America’s most effective extortion racket, the Department of Justice, just bullied another big bank into surrendering billions of dollars in fines. Citigroup has agreed to pay an astounding $7 billion settlement to the DOJ for apparent wrongdoing leading up to the financial crisis. Why am I suddenly reminded of Al Capone’s observation about government coercion?
"A crook is a crook, and there's something healthy about his frankness in the matter. But any guy who pretends he is enforcing the law and steals on his authority is a swell snake. The worst type of these punks is the big politician.” – Al Capone.
Citi will be paying $4.5 billion as a cash settlement, and another $2.5 billion in the form of financing for affordable housing and mortgage modifications. Holder even ran to the microphones to brag about the fact that the cash portion is the largest settlement ever reached from an American bank for actions that supposedly led to the “great recession”. (Wow… Too bad we can’t get a settlement from politicians for leading us into this so-called “recovery”.)
But, here’s where the extortion racket really comes into view: no criminal charges have been filed against any individuals. In fact, no handcuffs have been slapped on anyone tied to the “egregious” corporate actions. And while Holder has threatened criminal charges against various banks (because JP Morgan can clearly spend “hard time” in a Federal pen, right?), there likely will be no charges filed against any individuals moving forward. Heck, even if Holder decided he wanted to throw a banker in jail, the statute of limitations would likely make it impossible in the next year or two.
Even a junior prosecutor could probably scrape together a criminal case against individuals who were responsible for the bank’s “egregious” actions if they were so inclined – especially given the fact that the banks have shelled out multi-billion dollar settlements and admissions of wrong-doing. But, the dirty little secret is that Holder-Obama & Co don’t actually want to file any charges against any wealthy executives.
And why not? Well, it’s easier to get a hefty settlement from a corporation facing a PR nightmare than a couple of executives who are facing jail time. While a criminal trial for some executives might make for good press among the Occupy Wall Street demographic of the Democrat Party, it would be unlikely that billions of dollars would be handed over for the DOJ to redistribute in a “progressive” liberal fashion. Putting some obscure loan officer in jail for falsifying loan documents (so they meet the regulator’s quota of subprime loans) certainly wouldn’t get $2.5 billion redirected at helping poor people buy homes they can’t afford.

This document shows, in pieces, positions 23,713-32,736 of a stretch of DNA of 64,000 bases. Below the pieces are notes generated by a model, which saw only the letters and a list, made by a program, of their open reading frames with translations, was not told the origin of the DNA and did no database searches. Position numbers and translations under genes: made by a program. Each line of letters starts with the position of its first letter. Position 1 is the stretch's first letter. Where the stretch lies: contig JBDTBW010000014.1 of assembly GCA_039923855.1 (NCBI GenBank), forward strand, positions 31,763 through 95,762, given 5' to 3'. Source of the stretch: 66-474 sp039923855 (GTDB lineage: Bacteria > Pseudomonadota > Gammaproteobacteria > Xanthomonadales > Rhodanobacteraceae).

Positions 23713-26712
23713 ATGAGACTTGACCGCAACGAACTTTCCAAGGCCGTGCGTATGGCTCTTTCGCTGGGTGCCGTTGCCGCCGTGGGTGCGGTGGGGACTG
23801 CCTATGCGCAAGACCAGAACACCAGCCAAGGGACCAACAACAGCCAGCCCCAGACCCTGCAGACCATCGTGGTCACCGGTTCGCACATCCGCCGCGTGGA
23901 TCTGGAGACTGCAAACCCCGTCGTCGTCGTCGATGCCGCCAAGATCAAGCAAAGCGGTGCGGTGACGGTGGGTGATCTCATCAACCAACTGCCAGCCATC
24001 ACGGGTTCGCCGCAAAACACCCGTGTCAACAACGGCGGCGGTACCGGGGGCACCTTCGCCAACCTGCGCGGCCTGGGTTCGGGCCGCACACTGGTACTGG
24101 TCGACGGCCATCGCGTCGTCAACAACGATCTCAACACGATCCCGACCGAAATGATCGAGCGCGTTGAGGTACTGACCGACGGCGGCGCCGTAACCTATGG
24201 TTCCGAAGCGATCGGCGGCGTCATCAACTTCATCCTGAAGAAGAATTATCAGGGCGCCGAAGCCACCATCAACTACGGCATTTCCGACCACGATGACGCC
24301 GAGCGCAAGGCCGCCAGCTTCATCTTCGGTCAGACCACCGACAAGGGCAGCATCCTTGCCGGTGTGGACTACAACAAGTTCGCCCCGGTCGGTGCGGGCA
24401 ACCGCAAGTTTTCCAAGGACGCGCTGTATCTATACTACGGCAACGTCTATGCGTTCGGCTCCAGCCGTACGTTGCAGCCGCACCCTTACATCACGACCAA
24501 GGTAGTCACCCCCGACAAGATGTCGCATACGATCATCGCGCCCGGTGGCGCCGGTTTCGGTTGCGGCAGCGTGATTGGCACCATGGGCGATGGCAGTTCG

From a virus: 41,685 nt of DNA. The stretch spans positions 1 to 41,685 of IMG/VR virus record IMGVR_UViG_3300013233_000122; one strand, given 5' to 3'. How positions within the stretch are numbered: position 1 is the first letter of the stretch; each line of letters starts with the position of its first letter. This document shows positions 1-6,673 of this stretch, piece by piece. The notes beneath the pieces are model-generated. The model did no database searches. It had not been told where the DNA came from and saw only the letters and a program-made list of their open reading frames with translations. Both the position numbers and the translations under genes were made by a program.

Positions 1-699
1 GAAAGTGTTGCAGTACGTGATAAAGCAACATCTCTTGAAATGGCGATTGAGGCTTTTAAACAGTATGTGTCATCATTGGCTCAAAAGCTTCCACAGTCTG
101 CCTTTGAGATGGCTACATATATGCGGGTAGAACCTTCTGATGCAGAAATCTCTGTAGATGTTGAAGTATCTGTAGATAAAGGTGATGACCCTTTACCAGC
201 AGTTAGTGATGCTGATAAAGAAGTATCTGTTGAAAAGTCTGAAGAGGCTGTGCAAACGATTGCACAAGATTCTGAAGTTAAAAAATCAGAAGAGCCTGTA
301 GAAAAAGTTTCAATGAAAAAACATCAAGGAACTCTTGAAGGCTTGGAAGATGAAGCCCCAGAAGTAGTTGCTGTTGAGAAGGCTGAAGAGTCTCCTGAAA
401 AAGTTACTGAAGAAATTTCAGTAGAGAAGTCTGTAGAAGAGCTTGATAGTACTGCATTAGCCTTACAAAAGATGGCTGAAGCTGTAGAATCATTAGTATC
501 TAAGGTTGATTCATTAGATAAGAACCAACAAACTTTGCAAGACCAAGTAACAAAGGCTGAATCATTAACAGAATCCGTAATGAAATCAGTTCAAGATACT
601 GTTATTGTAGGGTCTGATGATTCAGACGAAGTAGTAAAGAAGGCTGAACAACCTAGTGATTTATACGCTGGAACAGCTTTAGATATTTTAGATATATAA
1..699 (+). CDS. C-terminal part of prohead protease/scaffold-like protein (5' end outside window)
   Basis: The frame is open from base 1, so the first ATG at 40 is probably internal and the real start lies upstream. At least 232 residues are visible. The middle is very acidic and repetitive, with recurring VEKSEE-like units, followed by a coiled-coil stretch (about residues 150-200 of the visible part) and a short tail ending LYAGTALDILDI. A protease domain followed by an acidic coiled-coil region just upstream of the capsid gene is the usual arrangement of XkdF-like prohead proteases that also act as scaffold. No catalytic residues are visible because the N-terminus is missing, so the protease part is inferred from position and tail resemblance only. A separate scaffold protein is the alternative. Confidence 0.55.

No, no, no… It’s much easier for the greatest prosecutorial body in America to simply threaten a bank with some obscure, and often non-existent,
political argument civil case than actually put together a criminal complaint against people who made the decisions and supposedly skirted the rules.
Of course, this isn’t exactly Holder’s only venture into the realm of extortion. Aside from strong arming billions of dollars from banks for their (often government mandated) roll in the financial crises, he has also managed to extract millions from other institutions for “race based” lending practices. Ally Bank, to name just one, paid roughly $100 million to the DOJ’s Consumer Financial Protection Bureau in an effort to avoid a public trial.
Even the DOJ admitted that they had no actual evidence of wrong-doing in the Ally case. (Heck, they didn’t even have access to the bank’s credit reports, loan decisions, borrower information, or racial quotas.) They based their whole premise of “racial discrimination” off of Ally’s geographical lending area. But why let little things like evidence get in the way of skimming the profits from financial institutions? And, much like Citi’s settlement, no one is going to jail over Ally’s alleged misbehavior. Heck, no one has even been named as the focus of a criminal complaint. Apparently, dollars speak more to the DOJ than Lady Justice
Eric Holder has already proven that he is willing to wield the power of the DOJ to force his political will on opponents. Between tapping the phones of reporters, running guns to Mexico, and investigating an anti-Obama parade float, Holder’s DOJ has managed to intimidate, regulate, and prosecute many of the administration’s ideological opponents into some state of submission. With that unrelenting willingness to use his department as a tool of ideological enforcement, it’s pretty obvious that bankers would be sharing a cell with Rod Blagojevich by now; if Holder had any inclination to pursue individual charges. But, let’s face it, this isn’t really about “justice”.
To this administration, raising some revenue for Federal coffers and forcing those rich banks to redistribute their profits to the “needy”, is apparently far more important than holding people accountable. (Besides, it would be awkward if they started targeting the community organizers and Democrat politicians who forced banks to start dabbling in sub-prime lending in the first place.) Actually holding people accountable isn’t nearly as high of a priority to Holder as getting a little bit of good PR… And some “redistributive justice” is apparently an added bonus.
For not being elected, he pretty much has this “politician” thing down pat.